Sand. For some, it conjures images of tropical beverages and pristine waters. For others, it’s little more than a ubiquitous pest. Either way, we seldom think of those little granules unless we’re surrounded by them.
Browsing ATI By nature
Wildlife photographers and filmmakers have brought no-holds barred natural sights to audiences for decades, but presenting the complex movements of Earth’s avian friends in a memorable way has often eluded even the most skilled documentary makers. That is, at least until now.
Tucked away in Vietnam’s Quang Binh province is Sơn Đoòng (or “Mountain River”) Cave, which currently boasts the title of the world’s largest cave. The cave existed unbeknownst to man for millennia, and it wasn’t until 1991 that a local–overcoming his fear of the whistling sound it produced–laid eyes on Sơn Đoòng for the first time. The cave measures an astounding 490 feet deep and 30,000 feet long, and houses a fast-flowing river within it. Commercial tourism is just heating up, but it will cost you: as of August 2013, visitors paid $3,000 each to step foot into the cave.
Once home to Portuguese, Dutch, French, British and Asian people alike, Mauritius’ rich history is matched only by its staggering biodiversity. The Indian Ocean island is home to some of the world’s rarest flora and fauna. As it becomes a more popular tourist destination, that biodiversity–much like the livelihood of the now extinct dodo bird, another Mauritius denizen–is threatened.
Resting against the coast of Northern Ireland’s County Antrim is a grove of 40,000 stone pillars known as the Giant’s Causeway. What’s most remarkable about the feature is the regularity of the stone columns, which seem to have organized themselves into neat, hexagonal blocks that huddle together as if they were cells in a honeycomb.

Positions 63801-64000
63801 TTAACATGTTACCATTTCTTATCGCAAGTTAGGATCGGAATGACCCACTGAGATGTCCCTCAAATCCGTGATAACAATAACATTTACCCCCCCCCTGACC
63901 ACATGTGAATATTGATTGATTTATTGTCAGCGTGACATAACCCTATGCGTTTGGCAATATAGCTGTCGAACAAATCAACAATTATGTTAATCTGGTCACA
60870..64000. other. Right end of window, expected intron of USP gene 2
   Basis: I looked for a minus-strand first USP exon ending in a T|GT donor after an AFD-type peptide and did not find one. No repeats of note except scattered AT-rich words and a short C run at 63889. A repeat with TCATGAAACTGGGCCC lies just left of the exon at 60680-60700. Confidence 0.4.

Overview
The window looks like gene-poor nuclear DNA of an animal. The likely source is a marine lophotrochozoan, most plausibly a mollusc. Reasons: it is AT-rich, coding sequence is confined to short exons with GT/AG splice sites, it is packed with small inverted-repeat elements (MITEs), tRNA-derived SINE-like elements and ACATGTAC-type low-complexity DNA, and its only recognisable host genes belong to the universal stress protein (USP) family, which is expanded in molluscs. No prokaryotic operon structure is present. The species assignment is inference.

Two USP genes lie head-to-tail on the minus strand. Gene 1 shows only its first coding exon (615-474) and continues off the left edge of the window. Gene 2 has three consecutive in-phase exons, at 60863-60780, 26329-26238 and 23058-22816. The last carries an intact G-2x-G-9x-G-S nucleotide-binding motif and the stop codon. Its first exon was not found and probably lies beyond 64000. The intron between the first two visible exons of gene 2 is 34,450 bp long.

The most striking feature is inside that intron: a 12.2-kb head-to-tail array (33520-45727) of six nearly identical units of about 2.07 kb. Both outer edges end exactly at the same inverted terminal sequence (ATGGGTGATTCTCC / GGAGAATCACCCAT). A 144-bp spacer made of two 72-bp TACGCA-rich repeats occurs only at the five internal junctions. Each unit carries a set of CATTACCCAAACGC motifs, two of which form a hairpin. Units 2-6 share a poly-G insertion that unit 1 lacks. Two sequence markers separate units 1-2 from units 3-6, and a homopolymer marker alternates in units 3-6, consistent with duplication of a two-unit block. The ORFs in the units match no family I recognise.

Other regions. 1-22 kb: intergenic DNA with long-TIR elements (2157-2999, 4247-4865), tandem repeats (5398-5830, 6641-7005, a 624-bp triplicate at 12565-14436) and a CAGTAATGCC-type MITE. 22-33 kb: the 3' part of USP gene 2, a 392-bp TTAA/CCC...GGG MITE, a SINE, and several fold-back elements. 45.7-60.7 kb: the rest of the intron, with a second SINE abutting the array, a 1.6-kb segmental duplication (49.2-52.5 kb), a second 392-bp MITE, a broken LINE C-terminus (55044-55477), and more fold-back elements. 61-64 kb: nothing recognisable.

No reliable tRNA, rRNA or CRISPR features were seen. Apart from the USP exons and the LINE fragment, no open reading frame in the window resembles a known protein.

The columns are so regular that it was difficult for the area’s residents to imagine that the feature was anything but an artifact of some massive building project. Before people had a modern understanding of geologic processes and how they work to shape the land, it was easy to assume that anything pattern this regular must have been the work of some higher intelligence.
While higher-order human thinking naturally places humans at the top of the food chain, in the end, nothing can stand in weather’s way. Wind, precipitation, sunshine, temperature and clouds all comprise the term weather, the state of the atmosphere. Over time, scientists have developed a deeper understanding of weather patterns and can predict when certain weather phenomena will occur. Before science shaped our understanding of the weather, however, ancient cultures used stories, folklore and mythology to explain the world’s craziest weather occurrences.
Craziest Weather Phenomenon No. 1: Tornadoes
Thunderstorms are behind much of the world’s craziest weather, including tornadoes. These deadly twisters arise when a horizontally rotating column of air forms from wind blowing at different speeds and altitudes. Eventually that air column gets caught in a supercell updraft, where its spin tightens and speeds up, eventually forming a funnel cloud. These funnel clouds are easily visible in the sky.